170:41:31 England: Okay. And you've got a minute (on the LPM measurement). And we've sure enjoyed watching, I can tell you.
170:41:40 Duke: Well, I hope we got all the rocks, Tony, that are here.
170:41:45 Young: We got all the rock types that look different from any other rock type.
170:41:49 Duke: John, is that right on the thermal blanket? It covers the thing. That's pretty good.
170:41:56 Young: No, it folds down, and...Let me show you. (Pause)
170:42:05 Duke: Oh, I see.
170:42:07 Young: (There's) something it attaches to down there.
170:42:09 Duke: Yeah.
170:42:10 Young: Agh.
170:42:11 Duke: Oh, you got it.
170:42:12 Young: Yeah.
170:42:13 Duke: Super. I got one more battery to go.
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170:42:18 England: And, John, do you want to get that (LPM reading)? And don't walk towards the LPM there, Charlie.
170:42:25 Duke: Rog. (Long Pause)
170:42:38 Young: Okay, I'm going to read the LPM, Houston.
170:42:41 England: Okay. (Pause)
170:42:50 Young: Okay.
170:42:51 Duke: Okay, Tony. The center mirror on the Rover is a little streaky, but it's...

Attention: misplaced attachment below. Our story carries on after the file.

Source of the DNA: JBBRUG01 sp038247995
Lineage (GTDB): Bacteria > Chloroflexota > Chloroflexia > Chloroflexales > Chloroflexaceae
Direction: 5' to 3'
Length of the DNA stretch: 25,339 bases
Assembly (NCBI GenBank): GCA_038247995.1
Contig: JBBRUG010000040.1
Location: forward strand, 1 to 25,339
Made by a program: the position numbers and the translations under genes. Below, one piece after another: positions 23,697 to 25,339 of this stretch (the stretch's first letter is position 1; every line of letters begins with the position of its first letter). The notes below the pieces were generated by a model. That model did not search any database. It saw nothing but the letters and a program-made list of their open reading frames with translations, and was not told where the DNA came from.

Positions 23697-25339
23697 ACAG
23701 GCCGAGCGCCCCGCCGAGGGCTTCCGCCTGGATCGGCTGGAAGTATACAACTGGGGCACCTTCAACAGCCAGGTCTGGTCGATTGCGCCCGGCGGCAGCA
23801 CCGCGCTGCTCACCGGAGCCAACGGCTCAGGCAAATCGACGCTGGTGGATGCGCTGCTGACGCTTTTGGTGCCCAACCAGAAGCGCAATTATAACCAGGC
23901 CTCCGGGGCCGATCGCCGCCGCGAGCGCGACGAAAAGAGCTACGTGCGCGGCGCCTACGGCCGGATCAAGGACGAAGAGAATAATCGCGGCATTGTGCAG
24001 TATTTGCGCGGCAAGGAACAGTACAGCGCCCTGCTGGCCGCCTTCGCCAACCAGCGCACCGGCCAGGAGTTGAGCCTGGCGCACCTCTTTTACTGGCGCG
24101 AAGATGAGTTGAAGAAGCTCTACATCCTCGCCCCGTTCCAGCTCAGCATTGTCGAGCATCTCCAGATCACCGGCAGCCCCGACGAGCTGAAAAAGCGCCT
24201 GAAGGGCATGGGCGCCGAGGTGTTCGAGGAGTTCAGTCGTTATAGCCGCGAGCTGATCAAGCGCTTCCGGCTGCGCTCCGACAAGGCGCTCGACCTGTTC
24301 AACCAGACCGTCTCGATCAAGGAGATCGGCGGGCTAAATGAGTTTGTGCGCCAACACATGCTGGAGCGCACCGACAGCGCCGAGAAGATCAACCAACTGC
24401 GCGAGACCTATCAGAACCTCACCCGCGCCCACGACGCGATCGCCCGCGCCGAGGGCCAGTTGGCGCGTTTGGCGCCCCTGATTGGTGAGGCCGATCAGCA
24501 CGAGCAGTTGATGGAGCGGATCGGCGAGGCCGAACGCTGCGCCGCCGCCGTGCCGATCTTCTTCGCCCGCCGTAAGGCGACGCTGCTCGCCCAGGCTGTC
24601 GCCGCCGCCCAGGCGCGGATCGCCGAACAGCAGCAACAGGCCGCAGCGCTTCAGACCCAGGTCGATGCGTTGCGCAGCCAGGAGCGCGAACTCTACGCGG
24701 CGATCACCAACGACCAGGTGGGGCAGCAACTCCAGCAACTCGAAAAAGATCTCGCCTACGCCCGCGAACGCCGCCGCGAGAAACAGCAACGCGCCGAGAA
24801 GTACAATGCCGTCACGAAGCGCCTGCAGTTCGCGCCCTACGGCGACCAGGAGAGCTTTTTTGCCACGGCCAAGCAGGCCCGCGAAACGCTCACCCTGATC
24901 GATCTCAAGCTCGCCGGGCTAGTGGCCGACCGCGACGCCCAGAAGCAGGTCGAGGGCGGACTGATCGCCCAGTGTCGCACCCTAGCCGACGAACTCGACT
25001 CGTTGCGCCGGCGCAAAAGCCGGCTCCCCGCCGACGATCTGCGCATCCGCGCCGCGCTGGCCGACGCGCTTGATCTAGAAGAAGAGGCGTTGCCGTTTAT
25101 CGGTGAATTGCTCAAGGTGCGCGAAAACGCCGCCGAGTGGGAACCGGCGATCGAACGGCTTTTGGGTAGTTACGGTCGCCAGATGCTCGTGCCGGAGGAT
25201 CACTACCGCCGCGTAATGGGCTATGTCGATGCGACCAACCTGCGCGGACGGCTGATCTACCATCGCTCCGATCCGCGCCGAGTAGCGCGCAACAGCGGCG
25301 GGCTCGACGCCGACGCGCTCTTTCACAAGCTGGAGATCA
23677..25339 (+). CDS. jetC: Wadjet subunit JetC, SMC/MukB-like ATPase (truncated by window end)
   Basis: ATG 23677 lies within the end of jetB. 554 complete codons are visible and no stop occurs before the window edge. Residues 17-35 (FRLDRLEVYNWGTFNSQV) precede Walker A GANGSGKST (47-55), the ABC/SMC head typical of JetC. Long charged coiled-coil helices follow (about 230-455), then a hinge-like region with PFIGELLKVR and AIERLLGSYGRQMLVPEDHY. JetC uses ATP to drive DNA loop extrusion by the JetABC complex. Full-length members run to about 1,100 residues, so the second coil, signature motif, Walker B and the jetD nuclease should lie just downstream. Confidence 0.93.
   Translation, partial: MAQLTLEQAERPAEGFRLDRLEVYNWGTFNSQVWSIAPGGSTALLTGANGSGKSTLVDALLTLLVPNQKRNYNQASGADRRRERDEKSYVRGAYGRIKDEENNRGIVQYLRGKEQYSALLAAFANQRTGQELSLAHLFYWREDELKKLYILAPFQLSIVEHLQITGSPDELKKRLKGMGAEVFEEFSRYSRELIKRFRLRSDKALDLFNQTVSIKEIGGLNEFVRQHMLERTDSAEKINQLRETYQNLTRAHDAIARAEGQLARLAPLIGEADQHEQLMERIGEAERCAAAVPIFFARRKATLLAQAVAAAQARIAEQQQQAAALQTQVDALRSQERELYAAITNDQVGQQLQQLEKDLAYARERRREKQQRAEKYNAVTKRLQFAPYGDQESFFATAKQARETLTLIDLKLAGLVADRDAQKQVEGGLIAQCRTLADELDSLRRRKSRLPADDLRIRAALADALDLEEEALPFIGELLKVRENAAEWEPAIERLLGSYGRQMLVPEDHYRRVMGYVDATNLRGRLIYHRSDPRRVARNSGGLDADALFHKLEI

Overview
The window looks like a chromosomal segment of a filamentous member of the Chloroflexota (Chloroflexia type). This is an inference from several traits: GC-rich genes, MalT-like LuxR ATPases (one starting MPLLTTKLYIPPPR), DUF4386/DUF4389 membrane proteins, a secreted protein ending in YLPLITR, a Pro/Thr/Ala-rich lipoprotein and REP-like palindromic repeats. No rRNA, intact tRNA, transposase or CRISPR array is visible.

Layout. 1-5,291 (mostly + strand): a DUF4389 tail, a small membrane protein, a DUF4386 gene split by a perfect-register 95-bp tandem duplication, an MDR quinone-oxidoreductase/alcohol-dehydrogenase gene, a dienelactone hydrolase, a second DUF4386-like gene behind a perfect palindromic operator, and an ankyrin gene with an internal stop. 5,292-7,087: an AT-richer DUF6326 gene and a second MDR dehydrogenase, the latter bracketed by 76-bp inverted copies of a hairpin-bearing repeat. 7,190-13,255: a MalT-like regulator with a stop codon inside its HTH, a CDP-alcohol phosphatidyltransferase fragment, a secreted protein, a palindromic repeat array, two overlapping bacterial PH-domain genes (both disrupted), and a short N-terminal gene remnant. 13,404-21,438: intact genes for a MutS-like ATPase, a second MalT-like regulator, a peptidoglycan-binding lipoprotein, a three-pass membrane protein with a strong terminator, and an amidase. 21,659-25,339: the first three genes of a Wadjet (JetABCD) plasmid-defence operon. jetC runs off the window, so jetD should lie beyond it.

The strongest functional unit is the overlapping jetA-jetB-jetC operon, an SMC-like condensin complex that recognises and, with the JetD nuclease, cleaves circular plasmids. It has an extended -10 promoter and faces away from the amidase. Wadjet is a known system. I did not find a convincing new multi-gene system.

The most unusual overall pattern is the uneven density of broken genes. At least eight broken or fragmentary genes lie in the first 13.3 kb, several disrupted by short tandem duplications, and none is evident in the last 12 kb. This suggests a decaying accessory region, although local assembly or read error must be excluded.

170:42:57 Young: Charlie, let me read this? X is 322, Y is 530, Z is 510. Can't turn it on but 10 seconds at a clip. X is 322, Y is 531, Z is 507. (Pause) X is 321, Y is 531, Z is 510.
170:43:29 England: Okay. We copy that...
170:43:30 Young: (Lost under Tony), Houston.
170:43:32 England: ...and when you put the rock on...
170:43:35 Young: Okay. We'll start with the rock.
170:43:35 England: ...we'd like a couple of cross-Suns of it.
170:43:40 Duke: Don't forget your camera, John.
170:43:41 Young: Okay.
170:43:42 Duke: Here's the rock. I'll get the camera for you. And I guess I'll go on back and take the brush.
170:43:48 Young: Okay.
170:43:50 Duke: Okay? I'll bring your camera out.
170:43:57 England: And leave that lens brush there for John to dust the (TV) lens with.
170:44:07 Young: You mean you didn't dust the lens, Charlie?
170:44:09 Duke: No, I forgot it. I'll get it.
170:44:11 Young: (Laughs) Okay. Dust the lens over the mirror. Then you got to redust the mirrors.
170:44:18 Duke: Yeah, I know. That's why I'm going to bring it around this way.
170:44:22 England: Good plan, Charlie. (Pause)
170:44:28 Young: Better dust the LCRU.